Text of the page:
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History of Rollo
origin and significance | pre-Rollo history | the signing | early press release | where are they now?
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Dueling press releases

Rejected CD cover art

History of Rollo

Fan Correspondence

Record Company Rejection Letters

Performance Log

Upcoming Performances


The Signing

The Signing describes how the band Rollo might have been signed to a major record label after the release of its single ("45") containing the now-legendary hits "Heyday of the Automobile" and "After the Dance." It is written from the perspective of a fictional A&R (Artist and Repertoire) representative, although — to add a semblance of reality to the recounting — his name in the story corresponds to an actual A&R rep who was kind enough to listen to our tapes.

written circa 1980

Three years. THREE FUCKIN' YEARS! I could hardly believe it. Was it really that long? But there I was at the fourth annual Town Hall concert.

I still felt that excitement as I watched the roadies scurrying about readying the stage for the show. All those little red pilot lights glowing like knowing eyes back at the audience. Gary's imperial drum set perched atop the platform like waiting artillery. Dan's guitar on its stand like the crown jewels of the coronation. Jon's keyboards stacked up like midtown Manhattan. Julius's bass carrying no apparent mention of the thunder it promised. And Kurt's array of computers and mystery that no one could predict.

They had just spent three months recording their last album and this was the first concert in that time. I knew there would be some surprises.

"Shoot the Moon" started off the set as always with its crisp lines and sterling lyric as potent as ever. Dan was an urgent beast with his massive upper-body strength straining against the meek confines of his pink tee-shirt. Jon and Kurt matched each move instinctually and Julius played the entire song crouched in a catcher's position!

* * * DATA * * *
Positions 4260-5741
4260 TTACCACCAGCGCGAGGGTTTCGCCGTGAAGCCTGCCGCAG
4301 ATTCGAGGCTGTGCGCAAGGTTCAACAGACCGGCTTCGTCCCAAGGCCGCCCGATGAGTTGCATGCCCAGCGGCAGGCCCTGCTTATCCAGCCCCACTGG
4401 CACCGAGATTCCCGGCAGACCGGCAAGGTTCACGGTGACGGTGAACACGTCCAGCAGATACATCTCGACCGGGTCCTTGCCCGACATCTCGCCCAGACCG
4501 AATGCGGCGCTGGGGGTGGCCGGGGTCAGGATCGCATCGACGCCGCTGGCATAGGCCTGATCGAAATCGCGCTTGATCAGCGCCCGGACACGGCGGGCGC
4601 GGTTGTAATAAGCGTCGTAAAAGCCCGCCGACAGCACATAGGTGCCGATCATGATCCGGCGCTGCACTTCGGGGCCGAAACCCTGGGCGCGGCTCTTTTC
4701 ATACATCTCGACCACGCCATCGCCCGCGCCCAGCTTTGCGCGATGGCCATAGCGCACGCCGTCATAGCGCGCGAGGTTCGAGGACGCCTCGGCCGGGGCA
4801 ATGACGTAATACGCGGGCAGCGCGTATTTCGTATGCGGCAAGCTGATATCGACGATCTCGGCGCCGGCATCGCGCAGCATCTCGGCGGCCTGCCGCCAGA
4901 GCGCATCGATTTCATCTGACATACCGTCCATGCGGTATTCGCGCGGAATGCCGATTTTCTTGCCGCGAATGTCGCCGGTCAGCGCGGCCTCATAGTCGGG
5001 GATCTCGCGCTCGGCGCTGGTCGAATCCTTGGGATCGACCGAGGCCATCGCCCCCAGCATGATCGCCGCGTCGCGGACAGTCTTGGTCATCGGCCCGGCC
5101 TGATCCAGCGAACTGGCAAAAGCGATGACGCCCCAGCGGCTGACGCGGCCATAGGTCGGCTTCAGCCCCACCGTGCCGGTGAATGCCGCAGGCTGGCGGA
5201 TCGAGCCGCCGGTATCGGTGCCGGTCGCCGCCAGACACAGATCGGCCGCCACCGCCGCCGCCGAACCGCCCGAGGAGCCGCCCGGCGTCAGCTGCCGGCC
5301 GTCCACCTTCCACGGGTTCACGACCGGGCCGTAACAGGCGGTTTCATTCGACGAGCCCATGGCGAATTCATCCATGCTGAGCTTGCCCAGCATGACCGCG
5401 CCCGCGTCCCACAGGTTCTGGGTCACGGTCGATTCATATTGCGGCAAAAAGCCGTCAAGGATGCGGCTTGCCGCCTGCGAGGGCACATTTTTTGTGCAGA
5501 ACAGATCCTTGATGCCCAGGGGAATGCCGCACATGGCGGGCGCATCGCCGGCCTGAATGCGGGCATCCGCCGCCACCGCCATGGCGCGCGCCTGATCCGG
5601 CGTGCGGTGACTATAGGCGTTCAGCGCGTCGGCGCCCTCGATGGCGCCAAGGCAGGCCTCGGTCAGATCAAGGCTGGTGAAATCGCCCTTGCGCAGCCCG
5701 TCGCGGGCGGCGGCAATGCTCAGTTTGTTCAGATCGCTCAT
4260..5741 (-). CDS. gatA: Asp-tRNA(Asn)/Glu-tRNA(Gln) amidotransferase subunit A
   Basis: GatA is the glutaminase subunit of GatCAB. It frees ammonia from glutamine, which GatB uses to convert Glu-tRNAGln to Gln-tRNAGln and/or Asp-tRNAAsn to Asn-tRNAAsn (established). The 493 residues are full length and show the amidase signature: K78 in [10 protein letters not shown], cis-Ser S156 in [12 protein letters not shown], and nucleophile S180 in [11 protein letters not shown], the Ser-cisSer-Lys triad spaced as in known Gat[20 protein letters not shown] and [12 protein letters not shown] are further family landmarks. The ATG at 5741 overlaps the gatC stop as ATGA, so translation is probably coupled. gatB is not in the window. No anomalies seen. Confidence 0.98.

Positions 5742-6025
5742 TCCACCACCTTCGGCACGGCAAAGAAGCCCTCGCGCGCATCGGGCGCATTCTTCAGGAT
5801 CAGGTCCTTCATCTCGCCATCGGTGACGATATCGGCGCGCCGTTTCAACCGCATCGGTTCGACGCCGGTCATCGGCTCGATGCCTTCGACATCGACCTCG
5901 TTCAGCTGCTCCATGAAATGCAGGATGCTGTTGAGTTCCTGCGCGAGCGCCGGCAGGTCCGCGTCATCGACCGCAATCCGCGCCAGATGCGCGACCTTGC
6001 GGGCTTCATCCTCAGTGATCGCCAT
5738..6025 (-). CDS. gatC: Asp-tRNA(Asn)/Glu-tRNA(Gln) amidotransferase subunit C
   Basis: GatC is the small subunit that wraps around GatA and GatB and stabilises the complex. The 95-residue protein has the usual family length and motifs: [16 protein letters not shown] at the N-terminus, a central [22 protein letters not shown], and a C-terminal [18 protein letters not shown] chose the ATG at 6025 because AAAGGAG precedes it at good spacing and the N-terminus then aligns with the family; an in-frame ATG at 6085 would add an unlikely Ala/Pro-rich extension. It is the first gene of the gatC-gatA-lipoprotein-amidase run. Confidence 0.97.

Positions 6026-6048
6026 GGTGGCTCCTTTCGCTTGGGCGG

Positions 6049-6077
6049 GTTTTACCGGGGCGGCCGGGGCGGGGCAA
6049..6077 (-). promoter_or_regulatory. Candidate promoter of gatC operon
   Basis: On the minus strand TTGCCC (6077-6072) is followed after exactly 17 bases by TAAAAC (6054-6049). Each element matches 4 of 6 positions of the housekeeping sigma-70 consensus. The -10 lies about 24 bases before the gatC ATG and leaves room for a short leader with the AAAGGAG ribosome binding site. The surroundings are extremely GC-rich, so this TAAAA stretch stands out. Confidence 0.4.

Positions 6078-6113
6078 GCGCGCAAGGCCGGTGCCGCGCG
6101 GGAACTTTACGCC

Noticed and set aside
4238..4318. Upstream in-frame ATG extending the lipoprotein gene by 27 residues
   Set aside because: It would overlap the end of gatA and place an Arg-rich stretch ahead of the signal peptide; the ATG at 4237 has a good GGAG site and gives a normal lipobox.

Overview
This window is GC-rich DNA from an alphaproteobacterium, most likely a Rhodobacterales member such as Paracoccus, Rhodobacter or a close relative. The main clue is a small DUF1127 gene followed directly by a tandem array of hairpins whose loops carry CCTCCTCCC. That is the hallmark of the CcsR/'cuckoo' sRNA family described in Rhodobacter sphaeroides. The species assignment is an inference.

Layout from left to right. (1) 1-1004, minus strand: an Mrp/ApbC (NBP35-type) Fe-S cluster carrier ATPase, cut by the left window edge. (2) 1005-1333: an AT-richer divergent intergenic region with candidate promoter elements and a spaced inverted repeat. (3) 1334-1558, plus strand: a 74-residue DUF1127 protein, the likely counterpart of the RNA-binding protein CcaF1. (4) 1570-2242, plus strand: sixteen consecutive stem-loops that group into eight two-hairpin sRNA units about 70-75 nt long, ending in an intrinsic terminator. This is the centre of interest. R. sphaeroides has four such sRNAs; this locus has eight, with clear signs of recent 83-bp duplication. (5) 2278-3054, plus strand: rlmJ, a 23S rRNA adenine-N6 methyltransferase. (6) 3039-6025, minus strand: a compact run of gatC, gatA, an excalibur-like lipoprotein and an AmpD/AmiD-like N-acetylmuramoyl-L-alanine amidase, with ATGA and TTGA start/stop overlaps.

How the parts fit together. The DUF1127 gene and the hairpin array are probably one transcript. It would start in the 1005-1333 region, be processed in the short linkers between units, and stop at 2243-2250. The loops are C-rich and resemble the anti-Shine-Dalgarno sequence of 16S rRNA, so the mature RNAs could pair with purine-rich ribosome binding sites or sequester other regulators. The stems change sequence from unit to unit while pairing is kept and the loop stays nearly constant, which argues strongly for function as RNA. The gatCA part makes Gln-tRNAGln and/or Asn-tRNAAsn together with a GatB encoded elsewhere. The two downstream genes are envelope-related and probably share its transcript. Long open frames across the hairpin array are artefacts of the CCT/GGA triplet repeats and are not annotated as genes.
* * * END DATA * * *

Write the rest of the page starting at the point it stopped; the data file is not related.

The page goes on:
As they seamlessly segued into the next song, "The Serpent's Reply," my mind drifted back in time. Way back...

"Stu... Mr. Fine," my intercom was blinking.

"Yeah, what is it?"

"A Jon Ochshorn just dropped off a record he said you were expecting."

"Okay, bring it in."

My secretary walked in and dropped a small 45 on my desk. As she was walking out, my eyes followed the slim sculpture of her legs right up to the Jordache emblem. With a sigh, I sunk my thinning hairline back into the stack of paperwork set before me.

Before long, the graphics of the record just delivered caught my eye. I couldn't resist. Pushing the paper aside, I took out the record, popped an adaptor in the hole — and put the needle to it. My stereo was set loud and I was stunned when this sinuous synthesizer line came in followed by a full-blown band. It settled down into a slippery groove with some earthy vocals riding the crest. Then these Gregorian back-up vocals hailed in an unbelievable guitar solo and then the whole song went out like it came in. Wow!

I couldn't wait to hear the flip side. "After the Dance" it said. Well, so what it if started off with a squeaky bass drum. After all, this was just a demo. This was one hell of a catchy little ditty. I loved the melodic bridge and that girls from France thing in the middle. This band had some possibilities.

I called them up the following week and told them I liked what I heard. They invited me to one of their rehearsals. I accepted.

I don't know what possessed me, but I decided to drop acid right before boarding the train to New Rochelle. By the time we hit Mount Vernon, the windows were melting and the conductor looked like a horse. Luckily, I remembered to get out at the Pelham stop. They were on the platform waiting for me. Jon, Dan, Julius, and Kurt. I had met all except for Julius before. They said Gary, their new drummer, would meet us later. As we walked to the car, I couldn't help but notice what a good-looking crew this was. Even through the drug-induced haze, my good business instincts told me that here was some teen-idol potential.

When we got to the house, Jon and Kurt introduced me to their mother (Jon and Kurt were and still are brothers) whose house it was. She insisted on parking a cup of coffee in front of me to wash down some tasty but rather oily carrot cake. Forgetting the oil and remembering my buzz, I enjoyed seconds before we moved down to the basement where they rehearsed.

Gary arrived and after the formalities took his place behind the drums. They wasted no time and proceeded to run down their set.

My mind was going wild! The rich baritone and deep textures of their music encircled me with a warm glow while the ever astonishing rhythms conjured up images of high vertical spires breaking up smooth expanses of crushed green velvet.

Every bridge and chorus was a turn of a deep blue river set in afterglow with small shining metallic fish shooting parabolas like inverted pendulums.

They were like Homer's sirens beckoning. The music had a cool efficiency yet spoke with balls. They were at once distinct and yet everything.

I could hold out no longer. I rolled my head straight back and yelled, "STOP!"

They signed with us the following day.

Kurt Ochshorn